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Video | Here’s Why the 2020 BMW 750i Is an Ultra-Luxury Sedan

I recently had the chance to drive the brand-new 2020 BMW 7 Series, and I’m truly impressed with it. When I say "new," I should mention that I don’t mean "new" in the strictest sense, in that it’s totally redesigned. Instead, this car is just facelifted — and I truly mean "facelifted," because the front end has changed … dramatically. The latest 7 Series now features a massive new grille, which has drawn a lot of ire in the car enthusiast world.

I’ll get to that. But first, let’s go over the basics. The latest 7 Series is currently offered in two versions, 740i and 750i, with a V12-powered M760i surely on the way. I reviewed the M760i from the "old" version, so I figured I’d try a 750i this time — especially when I saw that it’s powered by a turbocharged V8 with 523 horsepower and 553 lb-ft of torque. Folks, this is the midlevel model. And those are its numbers.

And its numbers get even more impressive, because the 2020 750i does 0-to-60 in 3.9 seconds. This is truly insane. Not long ago, the Porsche Carrera GT did 0-to-60 in like 3.6 seconds — now, the mid-level BMW 7 Series is nipping at its heels. Out on the road, the 750i truly felt fast — not just fast for a luxury sedan, but openly, all-out fast, and I really enjoyed dropping the throttle and feeling the instant power and torque response from its engine.

Handling, too, is impressive. No, the new 7 Series doesn’t match its sports car acceleration with sports car handling, but it’s reasonably quick to change directions — better than any massive luxury sedan like this has any business being. Steering is too light, a complaint I have with many modern BMW models, but it’s sharp and sporty and enjoyable, and I really like it.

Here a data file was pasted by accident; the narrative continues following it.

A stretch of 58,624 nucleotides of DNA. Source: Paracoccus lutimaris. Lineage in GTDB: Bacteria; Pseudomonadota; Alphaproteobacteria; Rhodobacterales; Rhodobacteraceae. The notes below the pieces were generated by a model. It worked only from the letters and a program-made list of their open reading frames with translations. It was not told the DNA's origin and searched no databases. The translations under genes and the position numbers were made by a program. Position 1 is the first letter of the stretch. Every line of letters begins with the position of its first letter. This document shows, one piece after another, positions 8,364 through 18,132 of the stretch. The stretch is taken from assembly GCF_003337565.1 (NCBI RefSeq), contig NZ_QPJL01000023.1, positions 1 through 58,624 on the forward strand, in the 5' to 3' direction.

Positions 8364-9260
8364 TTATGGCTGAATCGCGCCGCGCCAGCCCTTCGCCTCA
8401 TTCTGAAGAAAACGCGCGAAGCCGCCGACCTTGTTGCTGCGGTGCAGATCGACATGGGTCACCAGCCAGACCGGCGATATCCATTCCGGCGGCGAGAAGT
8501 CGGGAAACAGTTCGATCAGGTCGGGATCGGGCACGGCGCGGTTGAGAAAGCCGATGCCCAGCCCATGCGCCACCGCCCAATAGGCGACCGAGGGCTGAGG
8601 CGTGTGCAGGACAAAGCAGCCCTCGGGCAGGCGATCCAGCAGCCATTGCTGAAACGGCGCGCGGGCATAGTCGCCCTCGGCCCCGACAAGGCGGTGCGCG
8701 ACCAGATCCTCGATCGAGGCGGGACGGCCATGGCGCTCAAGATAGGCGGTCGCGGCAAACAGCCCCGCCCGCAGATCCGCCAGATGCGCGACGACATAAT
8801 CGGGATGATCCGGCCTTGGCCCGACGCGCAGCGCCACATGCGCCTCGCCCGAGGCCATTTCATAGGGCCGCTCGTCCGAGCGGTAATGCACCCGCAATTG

I also like the technology. This car has some truly crazy features, including a system that detects and avoids side impacts. Yes, not just front impacts, but somehow it will steer itself away from impending side collisions, should it detect them in time. It also has various different cabin "moods" you can set, which will do all sorts of things at once — raise the sun blinds, change the cabin lighting, turn on the climate control, even play a relaxing song — so you don’t have to do all of this stuff individually yourself. That’s just insane.

Also impressive is the relaxed driving experience of the new 7 Series. Yes, it can hustle if you really want it to, but it can also just allow you to sit back, relax and enjoy as it pretty much drives itself, courtesy of a highly advanced adaptive cruise control system that can steer for you, and even monitor your level of attention to make sure you’re still paying attention as it drives — by itself — down the road. Of course, there’s also all of the usual safety technology, like blind spot monitoring, forward-collision mitigation and the like.

Ultimately, the new 7 Series is a tremendously well-rounded car — though you’re paying for that experience. The 7 Series I drove was listed for well over $100,000, and even a base-level 740i — which uses a 6-cylinder engine — is now an $88,000 proposition before options, which of course are plentiful. The 7 Series is expensive, and it depreciates fast, but it’s also one of the most luxurious, high-tech and impressive cars on the road — so you very much get what you pay for when it comes to BMW’s flagship. Find a BMW 7 Series for sale

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